AmeriCorps volunteers help students achieve at Stonewall

Stonewall Jackson Middle School sixth-grader Jenaya McNeil writes definitions of words from her science class with help from AmeriCorps mentor Michael Austin.
AmeriCorps mentor Scott Souza helps sixth grader Keith Samms with his social studies work at Stonewall Jackson Middle School.
Dale Johnson is the supervisor of the AmeriCorps program at Stonewall Jackson Middle School and serves as the school’s psychologist.
Ronya Erwing, one of the AmeriCorps mentors at Stonewall Jackson Middle School, said mentoring students at the school has been a “humbling experience.”
AmeriCorps mentor Tonya Edwards, right, hugs sixth grader Hanna Townsend before helping her with schoolwork on her iPad.

One of Tonya Edwards’ students at Stonewall Jackson Middle School has straight As — and eight brothers and sisters who live with her in a local shelter while their mother works two jobs to try to afford their own home.

When asked to talk to a boy who wouldn’t respond in class, Scott Souza learned he had been picked on for his weight. Souza has since learned the same boy has a beautiful singing voice, and the student was encouraged to join a school choir.

“He should be on American Idol,” said Ronya Erwing, beaming.

Michael Austin has seen it several times since September — students he’s never met have approached him, asking for guidance.

Edwards, Souza, Erwing and Austin aren’t teachers at SJMS — they’re AmeriCorps volunteers who are part of a mentoring program newly implemented at Stonewall Jackson at the start of the school year. They’re also part of a proud tradition in West Virginia, which ranks fifth among all 50 states in the number of AmeriCorps members it produces, according to the Corporation for National and Community Service, the federal agency that administers the AmeriCorps program.

“AmeriCorps members make a powerful impact on the toughest challenges facing our nation,” said Wendy Spencer, CEO of the Corporation for National and Community Service. “Building on West Virginia’s strong tradition of neighbor helping neighbor, AmeriCorps members from the Mountain State will improve lives and strengthen communities across the nation. I salute the AmeriCorps members from West Virginia for their dedication, and thank our outstanding partners who make their service possible.”

AmeriCorps is a nationwide program that coordinates more than 75,000 volunteers at nonprofits, schools, public agencies, and community and faith-based groups across the country. Since AmeriCorps was formed 20 years ago, West Virginia has produced more than 11,000 AmeriCorps members who have given more than 17 million hours of service to their country and received nearly $27 million in scholarships.

Dale Johnson, school psychologist for Stonewall Jackson and site supervisor for the AmeriCorps program, said the volunteers, who collectively mentor about 130 of the school’s 600 students, have made definite improvements in the attitudes and outcomes for many of their students.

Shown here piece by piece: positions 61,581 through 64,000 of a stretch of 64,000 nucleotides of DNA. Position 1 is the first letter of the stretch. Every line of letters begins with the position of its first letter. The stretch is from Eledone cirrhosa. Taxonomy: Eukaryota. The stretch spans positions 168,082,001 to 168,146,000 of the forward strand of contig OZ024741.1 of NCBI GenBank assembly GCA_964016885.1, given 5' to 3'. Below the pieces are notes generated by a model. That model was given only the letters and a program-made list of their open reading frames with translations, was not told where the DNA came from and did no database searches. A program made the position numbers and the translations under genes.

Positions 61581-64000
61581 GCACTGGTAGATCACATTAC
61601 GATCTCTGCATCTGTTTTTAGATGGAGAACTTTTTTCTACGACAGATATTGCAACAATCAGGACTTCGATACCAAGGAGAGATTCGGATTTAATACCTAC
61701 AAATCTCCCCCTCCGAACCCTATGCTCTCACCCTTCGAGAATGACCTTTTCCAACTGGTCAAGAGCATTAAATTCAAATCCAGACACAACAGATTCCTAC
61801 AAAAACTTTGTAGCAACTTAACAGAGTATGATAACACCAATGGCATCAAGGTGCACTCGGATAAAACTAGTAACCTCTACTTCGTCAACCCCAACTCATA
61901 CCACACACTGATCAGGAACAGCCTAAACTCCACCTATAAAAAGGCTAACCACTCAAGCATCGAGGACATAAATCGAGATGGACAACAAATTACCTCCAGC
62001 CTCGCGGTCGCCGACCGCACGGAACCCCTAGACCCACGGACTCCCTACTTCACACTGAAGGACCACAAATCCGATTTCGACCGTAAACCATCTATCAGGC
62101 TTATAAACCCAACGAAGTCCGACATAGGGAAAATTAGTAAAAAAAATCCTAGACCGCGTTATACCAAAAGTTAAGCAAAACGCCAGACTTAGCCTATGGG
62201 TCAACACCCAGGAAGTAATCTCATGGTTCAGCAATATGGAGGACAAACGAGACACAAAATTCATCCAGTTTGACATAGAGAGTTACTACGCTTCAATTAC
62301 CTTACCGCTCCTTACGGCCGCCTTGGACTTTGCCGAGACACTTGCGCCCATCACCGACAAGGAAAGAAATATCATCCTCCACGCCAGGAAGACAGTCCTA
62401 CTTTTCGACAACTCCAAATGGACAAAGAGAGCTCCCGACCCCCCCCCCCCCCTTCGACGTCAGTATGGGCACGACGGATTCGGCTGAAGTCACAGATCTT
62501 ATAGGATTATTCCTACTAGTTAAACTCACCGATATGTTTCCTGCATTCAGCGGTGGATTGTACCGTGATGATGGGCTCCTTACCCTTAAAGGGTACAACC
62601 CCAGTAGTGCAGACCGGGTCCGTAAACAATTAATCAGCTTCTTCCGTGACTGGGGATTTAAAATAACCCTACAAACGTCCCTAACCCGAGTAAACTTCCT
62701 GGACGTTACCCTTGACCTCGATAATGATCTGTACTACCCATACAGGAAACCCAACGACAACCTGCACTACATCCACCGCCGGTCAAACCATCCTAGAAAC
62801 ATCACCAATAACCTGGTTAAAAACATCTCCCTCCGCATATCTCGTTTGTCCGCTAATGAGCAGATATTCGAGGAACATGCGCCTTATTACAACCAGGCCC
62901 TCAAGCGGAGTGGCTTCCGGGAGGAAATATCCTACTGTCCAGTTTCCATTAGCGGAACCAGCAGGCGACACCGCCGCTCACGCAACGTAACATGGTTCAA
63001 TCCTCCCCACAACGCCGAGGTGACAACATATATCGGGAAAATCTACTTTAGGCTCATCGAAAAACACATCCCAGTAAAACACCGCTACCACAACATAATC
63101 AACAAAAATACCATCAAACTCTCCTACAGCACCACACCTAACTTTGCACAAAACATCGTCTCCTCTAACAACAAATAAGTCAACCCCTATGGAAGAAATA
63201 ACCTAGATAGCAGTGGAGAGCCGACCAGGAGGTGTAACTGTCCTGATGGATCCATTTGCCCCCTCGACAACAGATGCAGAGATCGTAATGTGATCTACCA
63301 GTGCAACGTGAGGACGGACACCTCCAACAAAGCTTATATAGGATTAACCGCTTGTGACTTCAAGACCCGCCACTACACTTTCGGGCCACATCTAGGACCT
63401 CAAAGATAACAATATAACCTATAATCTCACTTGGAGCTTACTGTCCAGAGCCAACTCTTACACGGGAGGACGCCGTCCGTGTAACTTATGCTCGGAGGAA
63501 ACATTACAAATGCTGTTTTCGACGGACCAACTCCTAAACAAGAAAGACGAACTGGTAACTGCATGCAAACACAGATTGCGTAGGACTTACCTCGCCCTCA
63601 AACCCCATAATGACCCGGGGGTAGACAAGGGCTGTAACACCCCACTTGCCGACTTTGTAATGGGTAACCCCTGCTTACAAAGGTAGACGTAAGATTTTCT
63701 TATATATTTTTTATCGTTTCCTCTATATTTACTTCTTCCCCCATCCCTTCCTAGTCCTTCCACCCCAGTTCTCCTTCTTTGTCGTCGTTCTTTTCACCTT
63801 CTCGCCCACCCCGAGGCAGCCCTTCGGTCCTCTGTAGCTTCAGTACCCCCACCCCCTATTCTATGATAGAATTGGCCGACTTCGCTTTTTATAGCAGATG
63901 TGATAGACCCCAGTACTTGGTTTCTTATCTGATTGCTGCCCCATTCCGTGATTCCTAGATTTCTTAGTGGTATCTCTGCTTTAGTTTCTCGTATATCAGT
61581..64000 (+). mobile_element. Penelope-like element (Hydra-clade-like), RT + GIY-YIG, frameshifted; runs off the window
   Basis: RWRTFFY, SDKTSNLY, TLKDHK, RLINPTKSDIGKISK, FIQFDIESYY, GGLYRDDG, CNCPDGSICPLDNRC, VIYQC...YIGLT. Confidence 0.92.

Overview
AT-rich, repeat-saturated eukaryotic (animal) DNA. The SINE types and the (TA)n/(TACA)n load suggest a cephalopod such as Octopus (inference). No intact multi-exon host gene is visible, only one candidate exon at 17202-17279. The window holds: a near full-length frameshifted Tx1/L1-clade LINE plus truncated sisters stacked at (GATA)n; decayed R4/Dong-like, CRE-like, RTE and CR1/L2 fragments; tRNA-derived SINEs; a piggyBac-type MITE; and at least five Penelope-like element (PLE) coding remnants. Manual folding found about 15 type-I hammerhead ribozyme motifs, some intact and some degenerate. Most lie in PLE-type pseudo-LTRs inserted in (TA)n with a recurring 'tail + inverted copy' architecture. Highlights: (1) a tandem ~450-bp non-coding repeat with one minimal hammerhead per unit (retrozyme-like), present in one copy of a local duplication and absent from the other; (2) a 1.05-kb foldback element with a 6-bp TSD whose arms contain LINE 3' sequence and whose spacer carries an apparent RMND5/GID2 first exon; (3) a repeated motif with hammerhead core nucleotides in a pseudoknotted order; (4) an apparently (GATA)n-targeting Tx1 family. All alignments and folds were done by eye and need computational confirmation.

“We’re located in an area with a high level of poverty, and a lot of things trickle down from poverty — crime, teenage pregnancy, drug abuse — you name it. Those things exist in an impoverished community,” Johnson said. “A lot of our students may not have eaten the night before or gotten a good night’s sleep.

“They may have a lack of support at home from their parents, who may have mental health issues or who may be incarcerated,” he said. “This provides another supportive, caring adult for these students.”

Austin, who previously worked for the state, said he’d joined the mentoring program expecting to focus on students’ academics, but quickly found that sometimes other issues had to be addressed before math or science.

“A lot of it was gaining trust when we first came in,” he said. “At first, it was just meeting them where they were ... but eventually, the relationship changed, and now, they come looking for us when they need help.”

Edwards, who has a six-year-old son of her own, said joining the program has been not only rewarding, but eye-opening.

“I never really had a mentor — my parents were the people I went to, and me and my sisters talked. I just thought it would be really cool to be able to help somebody,” she said.

“It’s not like when I was growing up; things have changed a lot. That’s not to say that all the kids here experience that, but there’s that number who really need outside support.”

For Erwing, serving as an AmeriCorps mentor has given her a fresh perspective on the struggles some children experience both in and out of school.

“It has humbled me,” she said. “You have to try to understand where they’re coming from and try to relate to what they’re going through to be able to help them.”

Johnson said he hopes the program will be able to expand in the years to come, and said the feedback he has received from students has been largely positive: students surveyed about the experience wrote that their mentors “kept them out of trouble,” “helped their attendance” and said they would recommend the program to a friend who was struggling.

“Having a mentoring program here, in this community, is important because it could really mean the difference between a student who is really engaged in school and progressing through it to one who says ‘I don’t feel like I can do this,’” Johnson said. “It comes down to support, and mentoring programs in communities like this definitely help give them that support.”

Reach Lydia Nuzum

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